View from the McKinley Explorer. Photo by Richard Varr
My August trip to Alaska and the Yukon was one of my best yet! It was a 12-day Land+Sea Journey with Holland America Line offered in the spring and summer. My adventure started in Anchorage and included stops at Denali National Park and Preserve (with Mt. McKinley), Fairbanks, and then on to Dawson City and Whitehorse in the Yukon. The trip continued by boarding the ms Zuiderdam in Skagway for a four day cruise through the fjords and Glacier Bay National Park, and then onto Ketchikan before sailing along the Inside Passage to Vancouver. A few highlights of this wonderful adventure follow!
Alaska’s Mighty Glaciers
Marjerie Glacier, Glacier Bay National Park. Photo by Richard Varr
I awoke one morning aboard the ms Zuiderdam to the calm waters and scenic, glacier-capped vistas right outside my stateroom. We had arrived in Glacier Bay National Park passing several glaciers until stopping for a couple of hours to behold the massive Margerie Glacier – a tidewater glacier with bits of its leading edge cracking off the ice mass and plunging into the bay.
On the Meade Glacier. Photo by Richard Varr
The day before in Skagway, I took a shore excursion to the Meade Glacier by helicopter, and then hiked the 900-foot-deep glacier with studded ice boots and a walking pole. What I found most interesting there were the many fissures called moulins – deep holes in the glacial floor exposing blue ice. And I dared not get to close!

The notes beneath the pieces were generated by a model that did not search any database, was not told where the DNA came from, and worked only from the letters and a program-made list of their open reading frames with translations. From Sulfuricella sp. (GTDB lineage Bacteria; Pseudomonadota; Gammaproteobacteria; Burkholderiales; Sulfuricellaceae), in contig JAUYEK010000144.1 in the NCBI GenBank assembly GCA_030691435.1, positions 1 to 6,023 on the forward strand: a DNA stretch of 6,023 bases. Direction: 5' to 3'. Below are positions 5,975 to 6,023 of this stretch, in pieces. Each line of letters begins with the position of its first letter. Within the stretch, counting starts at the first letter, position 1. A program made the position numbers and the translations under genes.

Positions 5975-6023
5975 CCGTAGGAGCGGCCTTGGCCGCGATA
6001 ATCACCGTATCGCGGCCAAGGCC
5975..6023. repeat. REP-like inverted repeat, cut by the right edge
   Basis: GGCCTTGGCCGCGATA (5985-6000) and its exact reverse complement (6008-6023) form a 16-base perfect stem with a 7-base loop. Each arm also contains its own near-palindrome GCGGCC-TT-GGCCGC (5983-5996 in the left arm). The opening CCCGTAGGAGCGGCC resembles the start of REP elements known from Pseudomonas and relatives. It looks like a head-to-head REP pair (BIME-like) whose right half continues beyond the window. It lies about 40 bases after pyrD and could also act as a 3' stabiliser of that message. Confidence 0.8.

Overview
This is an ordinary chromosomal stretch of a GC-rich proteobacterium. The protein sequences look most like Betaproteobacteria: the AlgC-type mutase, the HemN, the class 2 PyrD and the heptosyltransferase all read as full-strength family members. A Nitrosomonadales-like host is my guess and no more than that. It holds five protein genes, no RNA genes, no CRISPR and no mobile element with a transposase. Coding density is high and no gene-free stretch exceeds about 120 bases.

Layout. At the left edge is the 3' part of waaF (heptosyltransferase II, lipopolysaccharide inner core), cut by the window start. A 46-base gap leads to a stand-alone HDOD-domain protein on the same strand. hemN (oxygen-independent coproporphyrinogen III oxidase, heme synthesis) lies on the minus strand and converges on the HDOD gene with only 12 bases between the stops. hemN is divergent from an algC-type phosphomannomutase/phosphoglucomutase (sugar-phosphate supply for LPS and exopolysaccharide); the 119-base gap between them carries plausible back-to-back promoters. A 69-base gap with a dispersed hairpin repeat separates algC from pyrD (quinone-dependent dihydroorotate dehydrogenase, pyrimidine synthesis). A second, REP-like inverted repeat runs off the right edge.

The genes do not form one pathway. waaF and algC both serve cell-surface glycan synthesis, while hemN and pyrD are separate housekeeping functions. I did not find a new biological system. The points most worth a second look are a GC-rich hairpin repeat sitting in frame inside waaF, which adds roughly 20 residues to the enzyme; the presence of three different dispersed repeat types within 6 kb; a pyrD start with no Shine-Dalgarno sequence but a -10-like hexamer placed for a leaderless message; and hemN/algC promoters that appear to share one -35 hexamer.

Alaska by Rail: New Meaning to Train Travel
McKinley Explorer. Photo by Richard Varr
Alaska’s sharp mountain peaks, gushing streams and deep valleys give new meaning to train travel. The clear-glass domes of Holland America Line’s McKinley Explorer offer wide-ranging views of the rugged wilderness all around us. The train chugs through the countryside from ocean-side Seward to the
high mountains of Denali National Park. I got on in Anchorage for the six hour trip to Denali, paralleling rivers and passing over the 914-foot long bridge over Hurricane Gulch that drops nearly 300 feet.
The White Pass and Yukon Route Train. Photo by Richard Varr
What I thought was an even more dramatic ride was the White Pass and Yukon Route train, a shore excursion out of Skagway. This train ride, just under two hours, leads one way from Skagway to Fraser, British Columbia (or reverse), with motor coaches taking passengers on the return trip. This ride reaches more than 2,800 feet and parallels the South Klondike Highway along the Coast Mountains and the Tongass National Forest, dropping deep into the valley. It ends (or starts) at sea level in Skagway.
For more information: http://www.HollandAmerica.com